• Provide freshly planted specimens in the garden with light winter protection
  • frost-hardy yucca palm in a bucket with appropriate protection overwinter outside
  • put it in a place that is protected from rain and direct sun
  • Wrap the planter in fleece and bubble wrap
  • Place the pot off the ground on a wooden pallet or styrofoam
  • This is to prevent the bale from freezing
  • overwinter non-hardy potted plants in bright light at about 10 degrees
  • water rarely and very sparingly
  • Leaf spots usually disappear when temperatures rise again
  • Trunk that is only soft and not squishy to raise again with a support
  • they tend to recover when the weather warms up, provided the damage is not too severe

Tip: With the finger test you can test in winter whether the leaves are damaged or not. To do this, take an apparently damaged leaf between two fingers until this area has warmed up. If the spots are no longer visible afterwards, the tissue is healthy.

nutrient deficiency

Nutrient deficiency or excess

Leaf spots can also be caused by an excess or deficiency of nutrients. Palm lilies, which you can buy in garden centers, are often in plant pots that are far too small and the yucca palm does not like narrowness in the root area at all. In addition, the nutrients are used up quickly here, resulting in a nutrient deficiency, which in turn causes the leaves to turn yellow. Equally harmful is an oversupply of nutrients, which usually occurs more frequently. As far as the nutrient requirements are concerned, palm lilies are basically very frugal.


A newly purchased palm lily should be repotted in fresh soil and, if necessary, a larger planter as soon as possible. Older potted plants should also be repotted regularly, about every 2-3 years, into larger pots and fresh soil. The best time for this is before the new shoots in early spring. If there is an undersupply, you should fertilize at fortnightly intervals during the growth phase until the plants have recovered.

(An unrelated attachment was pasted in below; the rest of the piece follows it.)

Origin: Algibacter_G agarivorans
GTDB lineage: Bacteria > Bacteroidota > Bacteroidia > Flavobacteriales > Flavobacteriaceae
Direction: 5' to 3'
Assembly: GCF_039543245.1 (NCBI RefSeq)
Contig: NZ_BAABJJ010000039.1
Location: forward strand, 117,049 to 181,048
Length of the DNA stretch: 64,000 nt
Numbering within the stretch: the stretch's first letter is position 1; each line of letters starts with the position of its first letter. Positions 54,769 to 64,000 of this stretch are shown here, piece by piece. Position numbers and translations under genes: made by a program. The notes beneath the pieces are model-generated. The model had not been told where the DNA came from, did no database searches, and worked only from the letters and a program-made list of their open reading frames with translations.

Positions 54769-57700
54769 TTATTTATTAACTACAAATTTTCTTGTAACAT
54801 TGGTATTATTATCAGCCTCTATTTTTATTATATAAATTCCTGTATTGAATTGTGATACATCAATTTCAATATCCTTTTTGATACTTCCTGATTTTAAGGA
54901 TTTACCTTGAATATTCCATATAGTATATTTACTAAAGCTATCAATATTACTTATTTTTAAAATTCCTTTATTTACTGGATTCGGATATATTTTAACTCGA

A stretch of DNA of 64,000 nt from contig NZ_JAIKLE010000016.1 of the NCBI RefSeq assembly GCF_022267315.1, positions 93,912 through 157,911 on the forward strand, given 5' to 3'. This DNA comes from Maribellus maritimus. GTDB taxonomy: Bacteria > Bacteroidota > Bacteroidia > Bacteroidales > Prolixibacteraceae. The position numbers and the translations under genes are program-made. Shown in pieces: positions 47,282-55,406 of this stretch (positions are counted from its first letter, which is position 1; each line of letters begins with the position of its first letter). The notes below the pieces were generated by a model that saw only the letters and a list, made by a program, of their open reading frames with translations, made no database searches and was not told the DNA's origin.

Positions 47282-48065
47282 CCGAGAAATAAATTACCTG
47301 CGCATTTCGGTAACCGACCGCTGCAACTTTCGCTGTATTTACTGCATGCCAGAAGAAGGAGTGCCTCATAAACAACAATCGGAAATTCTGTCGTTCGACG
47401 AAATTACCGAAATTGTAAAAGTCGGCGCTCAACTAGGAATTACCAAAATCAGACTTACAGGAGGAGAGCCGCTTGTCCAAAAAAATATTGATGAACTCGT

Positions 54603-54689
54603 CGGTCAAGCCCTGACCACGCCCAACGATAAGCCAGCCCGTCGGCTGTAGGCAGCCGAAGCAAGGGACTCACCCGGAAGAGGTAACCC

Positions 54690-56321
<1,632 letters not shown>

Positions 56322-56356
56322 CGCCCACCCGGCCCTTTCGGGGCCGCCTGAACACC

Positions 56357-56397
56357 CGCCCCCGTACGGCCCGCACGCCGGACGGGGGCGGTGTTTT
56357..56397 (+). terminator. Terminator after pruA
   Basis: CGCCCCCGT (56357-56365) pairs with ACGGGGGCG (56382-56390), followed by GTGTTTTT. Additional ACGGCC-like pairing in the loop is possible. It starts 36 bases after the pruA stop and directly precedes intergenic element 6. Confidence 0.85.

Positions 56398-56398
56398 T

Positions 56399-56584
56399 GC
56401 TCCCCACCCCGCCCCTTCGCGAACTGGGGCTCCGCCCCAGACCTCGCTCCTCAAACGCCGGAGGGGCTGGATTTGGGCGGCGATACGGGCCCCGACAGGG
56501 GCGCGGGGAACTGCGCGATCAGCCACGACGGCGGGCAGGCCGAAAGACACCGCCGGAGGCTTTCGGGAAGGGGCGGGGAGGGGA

Later it is sufficient to give potted plants a slow-release fertilizer once in the spring and to work horn shavings or granulated cattle manure into the soil in the garden once a month from March to July. In some cases, the garden does not even have to be fertilized at all. From August, fertilization will be completely stopped. Yellow and mottled leaves can be cut off. If too much fertilizer has been given, which mainly occurs with potted plants, affected plants should not be fertilized at all for a few weeks. In most cases, they recover relatively quickly.

Tip: Liquid fertilizer should always be given with the irrigation water and not on dry soil. Otherwise, the salts contained in the fertilizer could burn the roots.

leaf spot disease

The most threatening trigger for yellow leaves and black or brown spots on the leaves of otherwise problem-free plants is the so-called leaf spot disease. Plants that are already weak are mainly affected, with broad-leaved yucca palms being attacked particularly frequently. Fungal infestation is usually preceded by serious mistakes in care, such as too much moisture in the root area, insufficient drainage, humidity over 85 percent, a location that is too cold and insufficient ventilation. The leaf spots can vary in size, shape and color.

control options

  • The best and most effective protection is choosing the right location
  • observe species-specific characteristics
  • Remove heavily infested leaves and dispose of with household waste or incinerate
  • do not throw in the compost
  • Trade offers numerous sprays to combat it
  • very effective and effective are systemic agents
  • they are distributed throughout the plant via the sap stream

To avoid reinfection, copper preparations, e.g. green copper, can be injected as a precaution in October. This is repeated in winter and spring. In contrast to systemic agents, these are not absorbed by the plants. They remain on the surface and thus prevent the fungal spores from penetrating or germinating.